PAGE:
HomeHmong AmericanLargest Hmong New Year celebration opens despite COVID-19

Largest Hmong New Year celebration opens despite COVID-19

By Jessica Xiao

The Fresno Hmong Cultural New Year Celebration begins today, at the Fresno Fairgrounds, returning after being canceled due to the COVID-19 pandemic last year. This year’s celebration runs from December 30 – January 2, four days instead of the usual seven, and is expected to draw a lower turnout than in previous years, when upwards of 100,000 attendees were attracted to participate.

The Fresno Hmong New Year celebration is usually the finale in a series of Hmong American celebrations of Hmong New Year starting in October across the United States. Events are organized around American Thanksgiving or Christmas and January 1 to take advantage of holidays when people are more likely to have time off and can travel to convene and celebrate. The Hmong calendar year ended December 4, 2021, with the new year beginning on December 5.

“Traditionally Hmong New Year celebration occurs at the end of the harvest season and is a time of the year for cultural rituals and family gatherings. It is also a time of courtship as young people meet. Different villages or locations will host a new year’s festival attended by relatives and visitors in America over the last 45 years,” said Seng Alex Vang, lecturer in Asian American Studies at California State University-Fresno and managing editor of the Hmong American Experience, to AsAmNews.

KVPR reports other changes to this year’s festivities include walkways that will be expanded to allow for more social distancing, and fewer contact sport and contact activities will be offered; Kaiser will also offer free COVID-19 vaccinations inside the Fresno building. 

Besides the cultural significance of the new year, Vang’s favorite part of the new year is seeing family and friends, as well as the young people today who are proud to be Hmong Americans. But he wasn’t always excited about Hmong New Year: “Parents would often ask us to wear Hmong clothes and go to new year celebrations, but we didn’t feel proud or sometimes were ashamed of our culture and the poverty that we were in.”

Vang was born in Nam Yao refugee camp in Thailand and arrived in the U.S. in 1980 when he was just 1 year old. He recalls growing up feeling disconnected from his own Hmong identity: “Due to poverty, my family moved around a lot, trying to follow or stay close with relatives in the 1980s and 1990s. I grew up in segregated K-6 schools in Milwaukee, WI, until I moved to Stockton, CA. Growing up like many Hmong youth in the 1980s, it was hard to identify positive things with Hmong culture because our parents were refugees of war trying to start a new life in America. Many of us were encouraged to speak English, and K-12 schools didn’t know how to support recent Southeast Asian refugee students.”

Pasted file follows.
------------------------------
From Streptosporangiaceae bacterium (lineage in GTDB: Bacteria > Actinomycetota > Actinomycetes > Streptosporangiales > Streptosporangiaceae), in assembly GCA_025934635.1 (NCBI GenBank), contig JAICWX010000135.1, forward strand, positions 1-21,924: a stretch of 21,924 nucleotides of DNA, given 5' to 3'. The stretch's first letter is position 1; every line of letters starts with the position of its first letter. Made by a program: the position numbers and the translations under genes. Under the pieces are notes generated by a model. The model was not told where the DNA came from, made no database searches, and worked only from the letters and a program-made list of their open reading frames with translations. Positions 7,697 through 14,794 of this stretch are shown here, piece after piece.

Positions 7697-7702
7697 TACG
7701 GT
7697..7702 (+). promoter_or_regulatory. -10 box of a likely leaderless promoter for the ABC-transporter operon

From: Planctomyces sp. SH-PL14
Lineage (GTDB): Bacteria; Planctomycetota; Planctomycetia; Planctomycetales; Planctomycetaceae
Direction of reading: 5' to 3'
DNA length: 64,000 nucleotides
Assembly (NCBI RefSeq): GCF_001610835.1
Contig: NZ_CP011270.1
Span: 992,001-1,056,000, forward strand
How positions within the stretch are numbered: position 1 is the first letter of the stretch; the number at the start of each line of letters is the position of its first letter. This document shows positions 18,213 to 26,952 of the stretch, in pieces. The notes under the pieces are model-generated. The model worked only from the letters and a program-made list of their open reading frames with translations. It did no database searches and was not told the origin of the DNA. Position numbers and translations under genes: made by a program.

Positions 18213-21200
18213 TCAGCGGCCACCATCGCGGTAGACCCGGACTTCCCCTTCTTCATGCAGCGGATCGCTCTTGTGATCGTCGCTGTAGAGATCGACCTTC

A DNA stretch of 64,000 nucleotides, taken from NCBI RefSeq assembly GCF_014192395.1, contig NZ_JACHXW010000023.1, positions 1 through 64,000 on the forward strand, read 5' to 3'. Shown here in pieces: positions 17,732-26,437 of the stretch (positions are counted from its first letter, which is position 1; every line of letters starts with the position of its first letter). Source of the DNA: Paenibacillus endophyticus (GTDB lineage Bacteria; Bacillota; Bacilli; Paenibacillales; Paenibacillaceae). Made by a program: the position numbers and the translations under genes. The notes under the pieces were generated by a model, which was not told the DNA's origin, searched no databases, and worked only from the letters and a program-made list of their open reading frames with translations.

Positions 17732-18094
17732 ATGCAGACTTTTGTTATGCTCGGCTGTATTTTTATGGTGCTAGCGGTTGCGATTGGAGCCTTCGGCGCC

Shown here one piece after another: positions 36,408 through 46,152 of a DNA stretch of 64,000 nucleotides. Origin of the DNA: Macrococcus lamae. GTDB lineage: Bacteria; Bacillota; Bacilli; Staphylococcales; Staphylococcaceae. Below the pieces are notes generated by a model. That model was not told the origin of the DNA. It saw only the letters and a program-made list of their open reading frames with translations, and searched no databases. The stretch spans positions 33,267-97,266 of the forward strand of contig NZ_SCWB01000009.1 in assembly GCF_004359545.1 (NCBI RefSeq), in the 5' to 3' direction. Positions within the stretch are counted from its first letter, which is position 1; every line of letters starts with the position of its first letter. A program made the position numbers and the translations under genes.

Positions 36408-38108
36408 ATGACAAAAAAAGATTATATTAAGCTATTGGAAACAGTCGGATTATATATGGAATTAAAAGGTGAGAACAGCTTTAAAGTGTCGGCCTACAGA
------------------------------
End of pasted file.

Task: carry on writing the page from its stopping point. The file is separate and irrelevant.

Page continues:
The majority of Hmongs in the United States arrived in 1975-1989 as refugees due to the Vietnam War. Many Hmong New Year celebrations are just as old as this wave of immigration. Two last waves of immigration took place after refugee camps closed in the 1990s and in 2004, a final wave of 12,000 Hmong refugees resettled in the U.S. 

His pride in Hmong culture and love for Hmong New Year celebrations didn’t come until his college years when he took Ethnic Studies and Asian American Studies classes, learning about the “Secret War of Laos,” a CIA-led bombing operation and proxy war in Laos combatting Pathet Lao, a North Vietnam-backed communist movement. Tens of thousands of Laos people were killed by these bombs or after the operations, by active, unexploded bombs.

Today he teaches others about Hmong Americans as a university lecturer and through the digital publication Hmong American Experience, which he developed out of a class he teaches on how the Hmong Americans community formed, “from arriving as struggling refugees to becoming Americans.” From its website, “It’s easy to see all the negative stories about our community in the news and on social media. So as a media consulting organization we focus on sharing positive stories or news to provide education and empowerment to the community. We hope the stories may inspire you to have the courage to follow your own dreams.”

Courtesy: Seng Alex Vang

This year’s festivities are greatly anticipated, not only as a reunion for Hmong community, but also as an economic boost for the community. “The new year’s celebration is also an important economic event for the community so with last year’s cancellation many of the families and vendors were impacted,” said Vang. 

Fewer vendors have registered to participate, both because of the reduced size of the fair and also because some have not financially survived the pandemic–especially food vendors, which often rely on cultural events for sales. (Jewelry and other traditional businesses have had more opportunity to pivot to online shopfronts.)

Due to COVID-19, many of the usual Hmong New Year events have been canceled, in areas with large populations of Hmong Americans (As of 2019, there are an estimated 327,000 Hmong Americans in the United States); Sacramento, which has the second-largest Hmong New Year event in California, canceled their 2021-2022 event in August 2020. Other localities, such as St. Paul, Minnesota, and Madison, Wisconsin, which have the second and third largest populations of Hmong Americans, canceled their events as well. Community organizations and event organizers work closely with county health department boards to plan events, and many canceled events did not receive approval to convene. 

Hmong Americans have also been disproportionately infected by COVID-19. A 2021 report spearheaded by the Coalition of Asian American Leaders (CAAL) and Hmong Public Health Association (HPHA) found that nearly half of Asian deaths (49%) from COVID-19 in Minnesota were from the Hmong community.

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